$200/month grocery challenge – Part III

This is the third installment of a 5-part series.  Missed the first two parts?  Go here and here

My family and I recently completed a 4-week long experiment in which we aimed to drastically reduce our spending on groceries and continue to eat well, perhaps even better than before.  If you’re curious, here are our weekly meal plans for the month.

Seasonal produce: A dilemma
Did we make it?  Yes and no.  Yesterday I explained the way in which we succeeded.   Today I’ll expand on how and why we didn’t.

Abundance brought on our failure.
Abundance fueled our failure

A whole bunch of seasonal produce opportunities presented themselves last month.  We had a plethora of zucchini and (red and green) tomatoes from the garden which needed to be processed in order to preserve them for later.  In addition, I negotiated a screamin’ deal at the farmer’s market for a case of peaches one night and a bag of nectarines another.  Although I wasn’t sure whether or not it would taint the experiment, I went ahead and spent the money required to do the produce “projects” ($72.23 in total).  I just couldn’t let peach, tomato and zucchini season fade away while I ran the $200 experiment.

Here are the projects I did to preserve the season’s bounty:

Piccalilli – using red and green tomatoes from the garden

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Curried Zucchini soup – using zucchini from the garden

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Garlic Zucchini soup – again featuring zucchini from the garden

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Peach crisp

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Nectarine sauce

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Here’s the breakdown of what I had to purchase for each project and the associated costs.

$200 month produce project costs

Together the projects yielded 7 quarts of piccalilli, 9 quarts of soup, 5 peach crisps, and 1 quart of nectarine sauce.  Not bad for just over 70 bucks.

Initially I thought this was a one-off, and that my regular grocery budget wouldn’t have to account for bonanzas like this.  But then I remembered apple season is coming up.  And pomegranates, pumpkins and squash are here.  Then our oranges will ripen…  It’s never-ending.  And thank goodness!  What joy and deliciousness these seasonal treats provide.  I’ve got to make a little room in the budget for stocking up on such treats when they are plentiful.  It turns out there will always be something!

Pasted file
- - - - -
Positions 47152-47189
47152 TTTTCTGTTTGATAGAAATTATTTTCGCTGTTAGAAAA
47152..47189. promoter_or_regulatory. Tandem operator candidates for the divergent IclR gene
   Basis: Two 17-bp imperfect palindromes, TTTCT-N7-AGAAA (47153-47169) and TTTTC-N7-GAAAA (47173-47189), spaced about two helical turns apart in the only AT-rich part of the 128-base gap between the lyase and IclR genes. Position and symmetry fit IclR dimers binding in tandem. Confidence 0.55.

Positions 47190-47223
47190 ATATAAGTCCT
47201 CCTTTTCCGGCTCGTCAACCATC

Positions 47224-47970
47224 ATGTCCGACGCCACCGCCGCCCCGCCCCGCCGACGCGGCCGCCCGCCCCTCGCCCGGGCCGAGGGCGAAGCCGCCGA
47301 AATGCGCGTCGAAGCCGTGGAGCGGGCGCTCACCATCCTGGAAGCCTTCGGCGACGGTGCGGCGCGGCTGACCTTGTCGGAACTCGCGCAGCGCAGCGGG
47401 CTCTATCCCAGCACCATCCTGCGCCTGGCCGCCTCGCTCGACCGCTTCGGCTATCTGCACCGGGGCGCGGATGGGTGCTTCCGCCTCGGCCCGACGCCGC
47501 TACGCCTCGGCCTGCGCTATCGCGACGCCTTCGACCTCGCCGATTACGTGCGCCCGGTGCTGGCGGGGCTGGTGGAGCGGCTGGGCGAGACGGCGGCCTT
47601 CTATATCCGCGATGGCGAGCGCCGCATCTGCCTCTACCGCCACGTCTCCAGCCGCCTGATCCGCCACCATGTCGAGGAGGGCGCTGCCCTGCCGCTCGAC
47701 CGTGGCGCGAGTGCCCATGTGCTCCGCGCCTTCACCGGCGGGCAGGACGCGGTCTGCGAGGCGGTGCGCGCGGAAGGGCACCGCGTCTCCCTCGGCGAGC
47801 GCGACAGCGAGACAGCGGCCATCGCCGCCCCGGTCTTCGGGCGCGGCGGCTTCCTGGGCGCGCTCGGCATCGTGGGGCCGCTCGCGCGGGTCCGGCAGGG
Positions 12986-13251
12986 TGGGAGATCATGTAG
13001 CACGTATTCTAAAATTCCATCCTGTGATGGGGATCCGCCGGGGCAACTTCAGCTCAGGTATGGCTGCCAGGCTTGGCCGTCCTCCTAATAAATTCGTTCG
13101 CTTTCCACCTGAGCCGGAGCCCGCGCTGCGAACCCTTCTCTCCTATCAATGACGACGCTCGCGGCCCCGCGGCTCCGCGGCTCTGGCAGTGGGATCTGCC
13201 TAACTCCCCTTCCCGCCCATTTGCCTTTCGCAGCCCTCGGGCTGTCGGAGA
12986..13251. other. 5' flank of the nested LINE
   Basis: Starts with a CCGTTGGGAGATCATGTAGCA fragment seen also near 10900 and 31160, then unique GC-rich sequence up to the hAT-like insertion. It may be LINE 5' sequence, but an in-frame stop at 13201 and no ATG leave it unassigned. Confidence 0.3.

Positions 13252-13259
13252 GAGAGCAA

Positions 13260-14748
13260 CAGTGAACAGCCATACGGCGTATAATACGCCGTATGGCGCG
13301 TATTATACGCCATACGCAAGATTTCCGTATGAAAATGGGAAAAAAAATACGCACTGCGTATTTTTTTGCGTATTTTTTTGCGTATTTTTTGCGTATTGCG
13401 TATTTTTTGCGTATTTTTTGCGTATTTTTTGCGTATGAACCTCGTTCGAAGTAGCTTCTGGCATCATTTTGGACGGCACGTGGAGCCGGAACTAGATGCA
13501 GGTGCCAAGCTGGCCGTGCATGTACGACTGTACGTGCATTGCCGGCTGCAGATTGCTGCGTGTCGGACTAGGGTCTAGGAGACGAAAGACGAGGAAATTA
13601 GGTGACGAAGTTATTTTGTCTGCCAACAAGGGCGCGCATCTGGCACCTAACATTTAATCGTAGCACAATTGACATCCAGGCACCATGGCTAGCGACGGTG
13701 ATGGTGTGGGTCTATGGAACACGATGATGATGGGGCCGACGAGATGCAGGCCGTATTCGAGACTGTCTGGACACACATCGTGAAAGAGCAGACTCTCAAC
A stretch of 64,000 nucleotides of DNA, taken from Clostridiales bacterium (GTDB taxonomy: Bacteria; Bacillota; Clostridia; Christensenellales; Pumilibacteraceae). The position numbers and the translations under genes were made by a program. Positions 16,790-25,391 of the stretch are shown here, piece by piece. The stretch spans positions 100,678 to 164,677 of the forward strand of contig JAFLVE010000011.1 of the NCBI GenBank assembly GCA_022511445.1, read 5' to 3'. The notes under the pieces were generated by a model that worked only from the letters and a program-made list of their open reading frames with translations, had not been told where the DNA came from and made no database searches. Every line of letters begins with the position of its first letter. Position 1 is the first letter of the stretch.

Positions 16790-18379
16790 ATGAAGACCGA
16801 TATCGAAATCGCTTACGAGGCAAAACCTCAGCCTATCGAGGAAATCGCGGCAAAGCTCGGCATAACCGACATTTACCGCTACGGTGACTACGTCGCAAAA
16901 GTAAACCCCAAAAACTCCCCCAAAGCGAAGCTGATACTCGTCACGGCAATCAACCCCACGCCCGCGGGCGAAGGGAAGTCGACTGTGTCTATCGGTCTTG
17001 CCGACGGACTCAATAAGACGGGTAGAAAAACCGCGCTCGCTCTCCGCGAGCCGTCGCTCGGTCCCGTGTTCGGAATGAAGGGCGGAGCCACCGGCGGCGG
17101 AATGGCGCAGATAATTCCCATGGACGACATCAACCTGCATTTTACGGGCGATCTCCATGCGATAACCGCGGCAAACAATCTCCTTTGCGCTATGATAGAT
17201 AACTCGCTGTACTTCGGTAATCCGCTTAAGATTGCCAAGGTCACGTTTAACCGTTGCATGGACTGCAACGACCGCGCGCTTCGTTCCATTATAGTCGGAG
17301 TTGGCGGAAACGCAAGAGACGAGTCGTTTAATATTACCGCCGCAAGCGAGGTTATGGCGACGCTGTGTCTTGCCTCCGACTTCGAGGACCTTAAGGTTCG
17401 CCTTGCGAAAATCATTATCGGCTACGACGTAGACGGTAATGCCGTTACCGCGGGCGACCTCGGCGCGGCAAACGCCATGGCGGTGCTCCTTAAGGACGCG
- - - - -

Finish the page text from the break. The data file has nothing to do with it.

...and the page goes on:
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In the long-run, buying lots of seasonal produce at its peak of freshness (and lowest price) and preserving it (frozen or canned, solo or in a dish you’ve prepared) is a very economical way to eat healthfully.  While $40 seems like a lot to spend on stone fruit in a single month, next month we won’t have to buy any, but we’ll be enjoying it all the same, along with whatever is newly in season.  And that’s a good thing, as you-know-who says.

Tomorrow, read how we did with eating out during the $200/month grocery experiment.

5 thoughts on “$200/month grocery challenge – Part III

  1. Admiring your industry & consciousness re good
    Food and good practice. Here on TN, I am still picking tomatoes and cherry peppers. Come first frost, all the green ones will simmer into a nice chutney! BtW: Peaches are great
    Salsa makers too! Congrats on your blog, Sarah, keep it stirring!

      1. I use them daily in scramblesd eggs and salads. The surplus gets frozen whole and will land in stews and sauces!
        Do you use a food processor much? I came up with a yummy apple sauce /spread after simmering apples (quartered only) overnight on crockpot with generous amount of cinnamon, then hand pressed through strainer, and further blended in food processor for a consistency similar to apple butter . Man is it good!

        1. I love my food processor. The number one use this summer was shredding zucchini. Boy can that baby make fast work of a few pounds. And my son loves to push the zucchini down the chute (supervised, of course).

          Your applesauce technique sounds interesting. Usually I core and peel in a single go with an apple peeler like this one:
          Victorio VKP1010 Apple and Potato Peeler, Suction Base
          I’m not real big on single-use gadgets, but every year at apple season I’m so grateful I have this thing. Once the apples are peeled I core them and cook them down in a soup pot, mashing a bit with a potato masher. But this year I decided I would try the crockpot method. Sounds easy and delicious. Right up my alley.

          Best,
          Sarah

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